It’s of course important to recognize that you aren’t entirely responsible for your feelings. Research suggests that about 40 percent of happiness is perception, 10 percent is life experiences, and 50 percent is genetic factors. If you’re suffering from clinical depression, a gratitude practice could certainly help to change your perceptions—but interventions like therapy and medication may still be necessary.
How to authentically practice gratitude every day (without being super obnoxious about it)
Here’s the thing about gratitude, skeptical friends: it’s not a switch that magically turns on. It’s something that experts say has to be actively worked at like any skill. But hopefully these expert-vetted tips will help make feeling grateful a little less eye-rolling and a lot more realistic. (With a bit of dedication and training, of course.) Here are some ideas to get you started:
1. Take your gratitude temperature throughout the day. Your first task: stop and notice when the good stuff happens, even if it’s just giving yourself a mental reminder. That may require pausing a few times throughout the day. Make it a habit by tying it to something you do often, like washing your hands or eating a meal. “The more you practice, the easier it gets,” says Dr. Dattilo.
2. Recognize the good and the bad. Don’t deny when something negative happens. “If you feel pressured to only look at the positives, a big part of you shuts down,” says Dr. Daramus—a common misconception about gratitude. Instead, sit with the emotions of each experience and try not to blame yourself or feel terrible when something goes wrong. But: balance the acknowledgment of tough times with a conscious awareness of things going right.
3. Say thank you. Often. “We don’t say it enough. Taking that moment is critical to developing a gratitude practice,” says Dr. Dattilo. It doesn’t have to be a huge capital-M moment, either. Thank your roommate or partner for things that you usually let pass without acknowledgment, like taking out the trash or holding the door. “We have high expectations for the people we love. If we can stop and thank them, it can change our relationships. It creates a sense of being noticed and appreciated,” says Kaplan.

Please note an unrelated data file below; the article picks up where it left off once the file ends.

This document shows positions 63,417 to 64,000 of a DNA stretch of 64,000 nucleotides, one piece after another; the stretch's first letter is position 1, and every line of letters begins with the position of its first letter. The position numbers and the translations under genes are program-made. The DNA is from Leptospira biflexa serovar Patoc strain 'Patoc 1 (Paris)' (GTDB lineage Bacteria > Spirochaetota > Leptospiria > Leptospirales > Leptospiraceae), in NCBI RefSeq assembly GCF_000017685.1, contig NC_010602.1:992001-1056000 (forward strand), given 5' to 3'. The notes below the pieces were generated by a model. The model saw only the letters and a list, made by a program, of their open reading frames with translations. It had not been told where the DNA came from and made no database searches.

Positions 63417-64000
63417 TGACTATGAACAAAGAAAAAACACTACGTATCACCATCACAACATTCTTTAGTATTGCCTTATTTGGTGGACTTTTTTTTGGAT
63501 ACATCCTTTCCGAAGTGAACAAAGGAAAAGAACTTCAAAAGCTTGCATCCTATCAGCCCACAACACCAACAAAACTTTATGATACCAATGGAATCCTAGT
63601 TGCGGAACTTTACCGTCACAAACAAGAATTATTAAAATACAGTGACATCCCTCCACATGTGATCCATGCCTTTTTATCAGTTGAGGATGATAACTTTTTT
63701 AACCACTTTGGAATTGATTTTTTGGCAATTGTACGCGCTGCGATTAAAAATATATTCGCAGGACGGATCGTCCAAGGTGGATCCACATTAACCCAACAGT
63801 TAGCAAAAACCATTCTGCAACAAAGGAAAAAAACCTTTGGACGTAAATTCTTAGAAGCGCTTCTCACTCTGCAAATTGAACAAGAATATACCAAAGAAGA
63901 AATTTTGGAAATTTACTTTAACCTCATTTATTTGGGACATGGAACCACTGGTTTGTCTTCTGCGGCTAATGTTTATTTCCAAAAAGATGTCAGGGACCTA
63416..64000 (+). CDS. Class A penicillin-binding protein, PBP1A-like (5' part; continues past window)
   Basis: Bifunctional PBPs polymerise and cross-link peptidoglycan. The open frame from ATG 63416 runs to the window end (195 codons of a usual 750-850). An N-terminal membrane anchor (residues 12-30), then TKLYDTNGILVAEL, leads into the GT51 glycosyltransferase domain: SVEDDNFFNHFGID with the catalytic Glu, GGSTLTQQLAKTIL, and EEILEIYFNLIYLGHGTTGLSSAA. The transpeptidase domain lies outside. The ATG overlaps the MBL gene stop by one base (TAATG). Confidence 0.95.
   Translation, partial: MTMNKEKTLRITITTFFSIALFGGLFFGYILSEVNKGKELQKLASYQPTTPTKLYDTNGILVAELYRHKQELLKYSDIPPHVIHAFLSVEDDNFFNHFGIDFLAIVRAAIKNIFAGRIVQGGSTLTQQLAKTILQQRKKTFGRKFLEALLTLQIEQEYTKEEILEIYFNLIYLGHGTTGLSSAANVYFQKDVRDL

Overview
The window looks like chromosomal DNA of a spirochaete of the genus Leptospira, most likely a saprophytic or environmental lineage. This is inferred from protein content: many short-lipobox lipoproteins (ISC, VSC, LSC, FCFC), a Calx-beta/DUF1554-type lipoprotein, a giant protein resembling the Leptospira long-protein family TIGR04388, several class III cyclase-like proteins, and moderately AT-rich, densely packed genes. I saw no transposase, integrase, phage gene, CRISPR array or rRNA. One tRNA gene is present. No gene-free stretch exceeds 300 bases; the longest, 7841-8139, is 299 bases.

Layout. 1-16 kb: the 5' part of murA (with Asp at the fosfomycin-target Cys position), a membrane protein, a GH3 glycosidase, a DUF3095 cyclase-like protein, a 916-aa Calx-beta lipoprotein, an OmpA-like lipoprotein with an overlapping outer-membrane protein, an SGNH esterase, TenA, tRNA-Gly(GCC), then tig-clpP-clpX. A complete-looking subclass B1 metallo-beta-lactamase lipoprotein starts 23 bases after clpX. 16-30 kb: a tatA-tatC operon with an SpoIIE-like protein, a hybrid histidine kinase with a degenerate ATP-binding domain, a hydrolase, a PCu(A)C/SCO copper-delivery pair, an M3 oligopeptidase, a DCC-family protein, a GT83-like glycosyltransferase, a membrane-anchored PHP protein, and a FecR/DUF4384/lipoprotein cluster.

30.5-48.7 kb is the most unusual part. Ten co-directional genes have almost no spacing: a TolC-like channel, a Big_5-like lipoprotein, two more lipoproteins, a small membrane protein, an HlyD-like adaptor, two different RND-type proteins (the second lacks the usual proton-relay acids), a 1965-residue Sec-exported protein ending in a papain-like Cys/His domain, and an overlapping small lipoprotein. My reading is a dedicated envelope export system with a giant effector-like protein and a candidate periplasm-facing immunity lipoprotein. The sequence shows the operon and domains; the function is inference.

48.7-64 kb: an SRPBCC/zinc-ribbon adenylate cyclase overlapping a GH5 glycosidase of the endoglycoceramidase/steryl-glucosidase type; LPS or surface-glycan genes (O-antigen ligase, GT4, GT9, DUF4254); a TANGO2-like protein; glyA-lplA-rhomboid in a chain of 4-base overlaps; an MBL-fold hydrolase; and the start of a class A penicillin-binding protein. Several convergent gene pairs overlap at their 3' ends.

4. Do a favor for someone. Doing something small and nice for someone, no strings attached, may be the best way to express gratitude. “You get to experience that you really have an effect on someone,” says Dr. Daramus, which can help make the often nebulous practice of gratitude feel a bit more tangible. Offer to babysit your friend’s child or clean your sister’s car—simple, small tasks that will make someone’s day a bit easier.
5. Record your thoughts…in some form or another. Okay, okay, we said no journaling—but regularly writing down your thoughts (or capturing them in some way) is one of the most effective ways to change your perspective. It doesn’t have to be an essay or even a journal. It can be a collage, Pinterest page, notes on your phone, or a voice memo. Dr. Daramus likes Naikan, a Japanese style of gratitude journaling that answers what you’ve been given for the day, what you’ve given to others, and what harm you’ve caused. Whatever medium you choose, make your goal realistic—even jotting down a couple of words on a piece of scrap paper will do. “Do whatever makes you feel good,” says Dr. Daramus.
6. Stick with it. Many of us tend to give up on a gratitude practice before we’ve even really started. “If it doesn’t have an immediate impact, we think that means it doesn’t work,” says Dr. Dattilo. But it can, if you give it enough time. So give yourself a chance to accumulate the benefits for at least a few weeks. Even the most naturally skeptical people can eventually reap the benefits of regular gratitude if they keep at it.